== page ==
Talked to Rocket Mortgage recently........

70 Replies

Hello Everyone! 

Was recently told that I need to make a 20-25% down payment on a rental property. Told them I was interested in making 3-5% down so I can have funds to make repairs.I asked about FHA. They said FHA isnt available unless you live in the property for one year. Told them not going to live in it just fix and rent out. How am I supposed to invest in my first rental if I have to drop 25% of my savings on just the down payment? (Probably 40k). Don't feel comfortable risking what took me over 5 years to accumulate

Hello Dale

If you don't have a friend or family member to lend you the money to buy and fix the house, then an option for you is a hard money loan.  They will finance the house and the repair as long as you purchased it at the right "low" price.  There are many hard money threads to read and on youtube.  Nice thing about hard money is that the exit loan is considered a refi and no down payment is required in most cases. Good luck  

Question: if you don't feel comfortable risking 25% on your investment, should the bank feel comfortable risking 95%? You don't have any real confidence of your ability to do this but you want the bank to make a bet on you. 

Investing can be scary and maybe it's not for everyone. What do you think is wrong with your plan such that your 25% investment is at major risk? 

You could always house hack a duplex or triplex if you want to go FHA.

Unfortunately, I doubt you'll find anyone that will finance 95% of a non owner occupied house. Even hard money will likely want much more than that if its your first one, even if its a great deal. The lowest I've found is 15%. I'd also imagine in the current climate with the COVID-19 its going to be even harder to get highly leveraged loans for non owner occupied. Anyway you could live in it while you're fixing it up?

@Dale Miller if you get a commercial loan, the lender may allow the seller or a third party to finance all/part of the down payment with a second mortgage to the extent that the numbers still work so long as they get the first position.

Originally posted by @Dale Miller :

Hello Everyone! 

Was recently told that I need to make a 20-25% down payment on a rental property. Told them I was interested in making 3-5% down so I can have funds to make repairs.I asked about FHA. They said FHA isnt available unless you live in the property for one year. Told them not going to live in it just fix and rent out. How am I supposed to invest in my first rental if I have to drop 25% of my savings on just the down payment? (Probably 40k). Don't feel comfortable risking what took me over 5 years to accumulate

If you are writing to vent OK ... But you open yourself to feedback as well -don't take offence to this - I'm going to be blunt. 

Real Estate is a business. It takes money to make money. You need to have "skin on the game". That's why you are asked for 25% downpayment. 

This might not be the business for you. You don't seem motivated. You can put your saving in a 401K or in the stock market .... and you know how that's playing for many folks right now or stash it under a mattress. 

There are many new investors that do what it takes to make it happen. They house hack, work two jobs, borrow money. Call it -VA, FHA, Conventional, Hard Money, HELOC, 401K, friends and family, some pay 3.5% to 10% rates.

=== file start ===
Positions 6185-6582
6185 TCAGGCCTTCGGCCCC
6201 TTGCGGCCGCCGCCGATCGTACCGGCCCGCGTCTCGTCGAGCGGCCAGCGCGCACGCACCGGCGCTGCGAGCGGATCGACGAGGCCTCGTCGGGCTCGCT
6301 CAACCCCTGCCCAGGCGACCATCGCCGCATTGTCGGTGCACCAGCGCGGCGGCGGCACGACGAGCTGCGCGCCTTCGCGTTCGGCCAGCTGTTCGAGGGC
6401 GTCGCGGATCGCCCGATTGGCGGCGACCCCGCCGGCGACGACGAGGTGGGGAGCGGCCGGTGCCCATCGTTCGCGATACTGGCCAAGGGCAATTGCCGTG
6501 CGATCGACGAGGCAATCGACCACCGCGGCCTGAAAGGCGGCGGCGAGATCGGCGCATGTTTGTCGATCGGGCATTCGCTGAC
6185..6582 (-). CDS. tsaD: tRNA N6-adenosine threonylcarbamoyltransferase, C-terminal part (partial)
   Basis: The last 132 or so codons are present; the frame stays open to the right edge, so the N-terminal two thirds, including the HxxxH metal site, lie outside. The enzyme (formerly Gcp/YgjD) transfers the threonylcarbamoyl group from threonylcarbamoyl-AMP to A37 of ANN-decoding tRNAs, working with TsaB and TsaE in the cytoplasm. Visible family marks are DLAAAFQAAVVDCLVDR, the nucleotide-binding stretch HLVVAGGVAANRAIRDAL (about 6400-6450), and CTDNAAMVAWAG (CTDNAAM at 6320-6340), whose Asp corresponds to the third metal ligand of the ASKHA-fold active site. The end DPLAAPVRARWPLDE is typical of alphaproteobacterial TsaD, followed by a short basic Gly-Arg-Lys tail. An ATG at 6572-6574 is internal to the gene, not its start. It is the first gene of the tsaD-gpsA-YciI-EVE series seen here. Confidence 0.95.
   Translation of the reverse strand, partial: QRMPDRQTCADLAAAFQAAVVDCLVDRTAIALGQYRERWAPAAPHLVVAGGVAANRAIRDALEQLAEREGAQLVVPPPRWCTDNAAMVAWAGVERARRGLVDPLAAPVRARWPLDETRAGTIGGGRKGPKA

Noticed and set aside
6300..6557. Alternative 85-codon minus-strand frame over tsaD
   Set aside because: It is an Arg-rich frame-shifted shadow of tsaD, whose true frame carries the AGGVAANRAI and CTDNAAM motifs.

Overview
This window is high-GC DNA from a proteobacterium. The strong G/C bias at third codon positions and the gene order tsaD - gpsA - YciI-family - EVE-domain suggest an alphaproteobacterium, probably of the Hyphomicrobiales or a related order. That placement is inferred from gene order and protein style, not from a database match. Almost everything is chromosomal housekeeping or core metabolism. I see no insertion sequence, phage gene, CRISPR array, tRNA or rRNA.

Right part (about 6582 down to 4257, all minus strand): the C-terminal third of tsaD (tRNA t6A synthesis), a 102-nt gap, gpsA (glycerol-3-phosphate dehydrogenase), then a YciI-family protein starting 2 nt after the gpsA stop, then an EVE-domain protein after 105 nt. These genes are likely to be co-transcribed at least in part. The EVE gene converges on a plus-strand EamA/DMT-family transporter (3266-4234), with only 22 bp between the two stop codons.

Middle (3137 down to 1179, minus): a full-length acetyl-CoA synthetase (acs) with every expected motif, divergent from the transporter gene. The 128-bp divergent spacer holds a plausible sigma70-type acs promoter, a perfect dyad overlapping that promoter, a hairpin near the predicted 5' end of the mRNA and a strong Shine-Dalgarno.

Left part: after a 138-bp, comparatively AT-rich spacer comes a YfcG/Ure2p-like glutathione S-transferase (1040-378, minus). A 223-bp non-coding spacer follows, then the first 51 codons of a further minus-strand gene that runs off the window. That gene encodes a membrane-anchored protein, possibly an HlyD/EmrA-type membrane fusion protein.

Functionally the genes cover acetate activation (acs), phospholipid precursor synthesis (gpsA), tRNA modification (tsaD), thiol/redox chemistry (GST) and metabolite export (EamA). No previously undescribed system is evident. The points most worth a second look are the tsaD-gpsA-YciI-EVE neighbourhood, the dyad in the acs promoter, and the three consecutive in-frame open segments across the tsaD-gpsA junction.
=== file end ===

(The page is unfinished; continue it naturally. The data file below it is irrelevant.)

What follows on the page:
But they all have 1 goal & 1 question in common.

Goal: Buy real estate

Question: What do I need to do?

Low down payment loans are for owner occupants. Lowest down payment available for a conventional loan investment property is 15%, but with a very high interest rate.

If you want exposures to real estate you can still buy REITs, stock of real estate related companies, mutual funds, ETF's, or in other people's syndication. To @Guifre Mora 's tough love, if you are not comfortable with the risk then stay out of the kitchen. Find other investments with lower commitment and more liquid.

Originally posted by @Mike Mendez :

Hello Dale

If you don't have a friend or family member to lend you the money to buy and fix the house, then an option for you is a hard money loan.  They will finance the house and the repair as long as you purchased it at the right "low" price.  There are many hard money threads to read and on youtube.  Nice thing about hard money is that the exit loan is considered a refi and no down payment is required in most cases. Good luck  

 

Originally posted by @Mike Mendez :

Hello Dale

If you don't have a friend or family member to lend you the money to buy and fix the house, then an option for you is a hard money loan.  They will finance the house and the repair as long as you purchased it at the right "low" price.  There are many hard money threads to read and on youtube.  Nice thing about hard money is that the exit loan is considered a refi and no down payment is required in most cases. Good luck  

@Mike Mendez Thank you for your honest reply. I am new to this and just hesitant to make wrong decisions. Do you know anyone who used hard money loans? Looking for rental in buffalo ny area less than 150k 2-4 unit. There are going to be a lot of foreclosures soon with unemployment claims breaking records here also.

 

Originally posted by @JD Martin :

Question: if you don't feel comfortable risking 25% on your investment, should the bank feel comfortable risking 95%? You don't have any real confidence of your ability to do this but you want the bank to make a bet on you. 

Investing can be scary and maybe it's not for everyone. What do you think is wrong with your plan such that your 25% investment is at major risk?